Of the constituent lipids of the NLB, kinetics of the reaction mediated by MPG most closely resembled those seen with NLB. The reaction was fast at 2.15 L/H and 1.07 L/H mol ratios, reaching completion within less than 10 min. The slower reaction at 0.54 L/H mol ratio was comparable to the NLB at same mol ratio (Figure 5A). By contrast, MSG at 2.15 L/H mol ratio mediates relatively slow kinetics (Figure 5B) with a much lower yield of about 35% after 45 min. Compared to NLB and MPG, the reaction is slower even than that observed at a the lower mol ratio of 0.54 L/H. The kinetics mediated by DLG at 1.07 and 0.54 L/H mol ratios are faster than NLB and MPG at the same 0.54 L/H mol ratio (Figure 5C), indicating that this lipid on its own promotes β-haematin formation faster than the NLB at same concentration. DOG, which has been shown above to be very efficient in forming high yields of β-haematin, also exhibits the fastest kinetics at all the L/H mol ratios (Figure 5D). The kinetics of β-haematin formation with DOG at 0.27 L/H mol ratio can be compared to NLB and MPG at 0.54 L/H mol ratio.

thumbnailFigure 5. MPG exhibited fast kinetics at 2.15 L/H (■) and 1.07 L/H mol ratio (▲) withk= 0.61 ± 0.07 and 0.40 ± 0.03 min−1respectively, while at 0.54 L/H mol ratio (●), the reaction is much slower withk= 0.085 ± 0.006 min−1, similar to that of NLB (A). The reaction with MSG at the highest lipid concentration (2.15 L/H) is slower than NLB and MPG at 0.54 L/H mol ratio, with k = 0.044 ± 0.007 min−1 (B). Kinetics with DLG at 1.07 L/H (▲) and 0.54 L/H (●) appear to be faster than that of NLB at same mol ratio with k = 1.2 ± 0.2 and 0.27 ± 0.02 min−1 respectively, while at 0.27 L/H mol ratio (□) the reaction was slower with k = 0.058 ± 0.009 min−1 (C). DOG mediated exceptionally fast kinetics at 1.07 L/H (▲) and 0.54 L/H mol ratio (●) with k = 2.4 ± 0.2 and 0.69 ± 0.08 min−1 respectively, while the kinetics at 0.27 L/H (□) were slower with k = 0.094 ± 0.008 min−1, comparable to NLB and MPG at the mol ratio of 0.54 L/H (D). Citric buffer (50 mM, pH 4.8), 37°C. Constant total Fe(III)PPIX concentration of 30 μM. Error bars represent SEM (n = 4, except D for which n = 3).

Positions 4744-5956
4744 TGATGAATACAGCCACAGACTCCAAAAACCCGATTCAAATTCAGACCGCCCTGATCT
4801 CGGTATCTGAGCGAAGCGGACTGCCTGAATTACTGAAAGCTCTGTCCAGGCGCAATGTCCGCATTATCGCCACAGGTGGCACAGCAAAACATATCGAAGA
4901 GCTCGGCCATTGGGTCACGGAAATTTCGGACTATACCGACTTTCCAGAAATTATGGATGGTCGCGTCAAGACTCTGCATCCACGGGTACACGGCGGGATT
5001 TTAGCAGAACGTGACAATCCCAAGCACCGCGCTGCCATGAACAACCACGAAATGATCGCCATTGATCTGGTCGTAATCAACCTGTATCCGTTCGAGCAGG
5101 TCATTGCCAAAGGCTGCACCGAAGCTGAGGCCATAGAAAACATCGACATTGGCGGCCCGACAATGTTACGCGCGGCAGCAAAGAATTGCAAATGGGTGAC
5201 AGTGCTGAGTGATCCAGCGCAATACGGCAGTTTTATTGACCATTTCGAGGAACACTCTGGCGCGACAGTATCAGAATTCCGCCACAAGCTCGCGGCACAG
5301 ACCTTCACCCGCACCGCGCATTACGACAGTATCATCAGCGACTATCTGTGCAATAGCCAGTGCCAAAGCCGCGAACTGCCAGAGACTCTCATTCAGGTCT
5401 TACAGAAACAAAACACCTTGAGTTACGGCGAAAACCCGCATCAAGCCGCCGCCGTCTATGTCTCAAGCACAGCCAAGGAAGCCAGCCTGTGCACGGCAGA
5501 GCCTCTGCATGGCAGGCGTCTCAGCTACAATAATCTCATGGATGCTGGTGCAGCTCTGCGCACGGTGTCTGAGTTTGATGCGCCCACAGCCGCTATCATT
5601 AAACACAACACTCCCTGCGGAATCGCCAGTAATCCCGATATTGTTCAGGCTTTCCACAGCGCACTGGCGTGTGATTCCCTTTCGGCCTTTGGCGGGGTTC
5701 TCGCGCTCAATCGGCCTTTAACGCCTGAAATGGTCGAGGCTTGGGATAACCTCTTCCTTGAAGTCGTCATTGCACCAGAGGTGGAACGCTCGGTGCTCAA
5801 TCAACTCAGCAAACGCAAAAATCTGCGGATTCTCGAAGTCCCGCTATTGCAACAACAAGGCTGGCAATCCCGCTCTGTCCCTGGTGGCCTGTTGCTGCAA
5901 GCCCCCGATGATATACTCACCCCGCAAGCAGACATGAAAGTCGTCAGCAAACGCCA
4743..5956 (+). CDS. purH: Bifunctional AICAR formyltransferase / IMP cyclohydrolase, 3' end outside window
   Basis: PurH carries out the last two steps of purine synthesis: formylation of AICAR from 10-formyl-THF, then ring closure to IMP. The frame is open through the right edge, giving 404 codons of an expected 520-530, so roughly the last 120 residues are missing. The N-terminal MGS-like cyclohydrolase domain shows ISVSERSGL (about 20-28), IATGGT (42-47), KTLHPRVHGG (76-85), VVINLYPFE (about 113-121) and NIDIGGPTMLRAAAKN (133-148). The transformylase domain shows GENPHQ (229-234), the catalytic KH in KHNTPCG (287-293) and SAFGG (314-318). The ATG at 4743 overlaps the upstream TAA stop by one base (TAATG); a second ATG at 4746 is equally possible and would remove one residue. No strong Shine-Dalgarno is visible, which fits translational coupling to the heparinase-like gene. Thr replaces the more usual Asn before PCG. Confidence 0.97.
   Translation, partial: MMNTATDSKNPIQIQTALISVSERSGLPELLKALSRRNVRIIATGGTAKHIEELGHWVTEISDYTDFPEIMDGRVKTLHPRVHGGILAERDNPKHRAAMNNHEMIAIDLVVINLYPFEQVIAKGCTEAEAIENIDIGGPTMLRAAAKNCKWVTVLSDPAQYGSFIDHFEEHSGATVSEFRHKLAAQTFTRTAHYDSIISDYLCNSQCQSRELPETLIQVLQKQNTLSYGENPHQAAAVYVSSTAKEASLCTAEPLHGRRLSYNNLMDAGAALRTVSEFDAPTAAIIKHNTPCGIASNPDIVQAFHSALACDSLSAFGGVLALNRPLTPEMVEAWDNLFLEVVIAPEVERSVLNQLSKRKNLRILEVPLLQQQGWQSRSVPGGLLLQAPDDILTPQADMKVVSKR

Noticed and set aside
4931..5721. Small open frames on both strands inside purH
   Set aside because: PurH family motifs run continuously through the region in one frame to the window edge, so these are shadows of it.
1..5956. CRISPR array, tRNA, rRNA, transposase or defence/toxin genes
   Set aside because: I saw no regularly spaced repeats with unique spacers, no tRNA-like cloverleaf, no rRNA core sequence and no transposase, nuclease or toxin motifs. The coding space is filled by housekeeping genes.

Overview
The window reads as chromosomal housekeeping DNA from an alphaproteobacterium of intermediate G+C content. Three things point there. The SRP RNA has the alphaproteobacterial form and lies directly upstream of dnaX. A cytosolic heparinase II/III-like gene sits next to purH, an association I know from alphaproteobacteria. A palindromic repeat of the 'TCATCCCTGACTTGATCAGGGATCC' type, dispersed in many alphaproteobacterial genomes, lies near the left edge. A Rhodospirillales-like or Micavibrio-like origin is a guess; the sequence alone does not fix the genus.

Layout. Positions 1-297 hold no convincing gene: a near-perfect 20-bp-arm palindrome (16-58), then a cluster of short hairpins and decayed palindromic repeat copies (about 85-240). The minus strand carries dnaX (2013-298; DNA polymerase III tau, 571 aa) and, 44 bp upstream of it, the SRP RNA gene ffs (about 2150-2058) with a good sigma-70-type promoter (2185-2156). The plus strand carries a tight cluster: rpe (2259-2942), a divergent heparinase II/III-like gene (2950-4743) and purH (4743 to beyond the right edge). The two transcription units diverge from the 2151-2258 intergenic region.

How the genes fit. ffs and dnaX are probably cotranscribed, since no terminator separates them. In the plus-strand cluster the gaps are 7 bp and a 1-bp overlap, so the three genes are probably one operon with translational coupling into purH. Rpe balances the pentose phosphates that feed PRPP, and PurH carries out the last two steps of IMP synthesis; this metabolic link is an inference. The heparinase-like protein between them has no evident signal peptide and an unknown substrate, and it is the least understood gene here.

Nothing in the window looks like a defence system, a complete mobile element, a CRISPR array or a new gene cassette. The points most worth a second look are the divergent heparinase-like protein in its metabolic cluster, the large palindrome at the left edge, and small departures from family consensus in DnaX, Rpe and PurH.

The similarity in kinetic data at 0.54 L/H mol ratio for both the NLB and MPG (Figures 4 and 5A), with almost the same rate constants, suggest that MPG is a good model lipid for the NLB. The unsaturated diglyceride components of the NLB (DLG and DOG) are not available in large quantities, are prohibitively expensive and are unstable towards oxidation. For these reasons, MPG was chosen to further study the effect of ions on the kinetics of β-haematin formation.

Finally, an interesting observation is that the diameter of the vessel in which the experiments were performed affects the kinetics. This is almost certainly the result either of the characteristics of lipid droplets formed, which probably depend on the rate of mixing of the lipid solution with the aqueous buffer, or efficiency of transport of Fe(III)PPIX to the lipid droplets, which probably depends on the thickness of the mixing layer. Thus, the use of a 100 ml beaker with a 5 cm diameter, instead of the usual 9 cm Schott-Duran crystallization dish, resulted in a decrease in rate constant to 0.042 ± 0.005 min−1, a reduction of 50%. All other experiments were thus conducted in 9 cm Schott-Duran crystallization dishes.

Effect of lipid to Fe(III)PPIX ratio on kinetics of β-haematin formation below the cut-off ratio

In order to determine whether the sudden decrease in overall yield of β-haematin with decreasing lipid/Fe(III)PPIX ratio below the cut-off is a result of a decrease in rate of reaction, or a decrease in extent of reaction, the kinetics of the reaction were determined at two different ratios below the cut-off of L/H for MPG. The ratios were changed by increasing the quantity of Fe(III)PPIX relative to lipid. The results presented in Figure 6 show that there is little change in the half-lives for these apparent first-order processes. Hence this demonstrates that there is no further decrease in rate constants of the reaction. The dramatic decrease in yield below the cut-off is thus a result of decreased extent of reaction.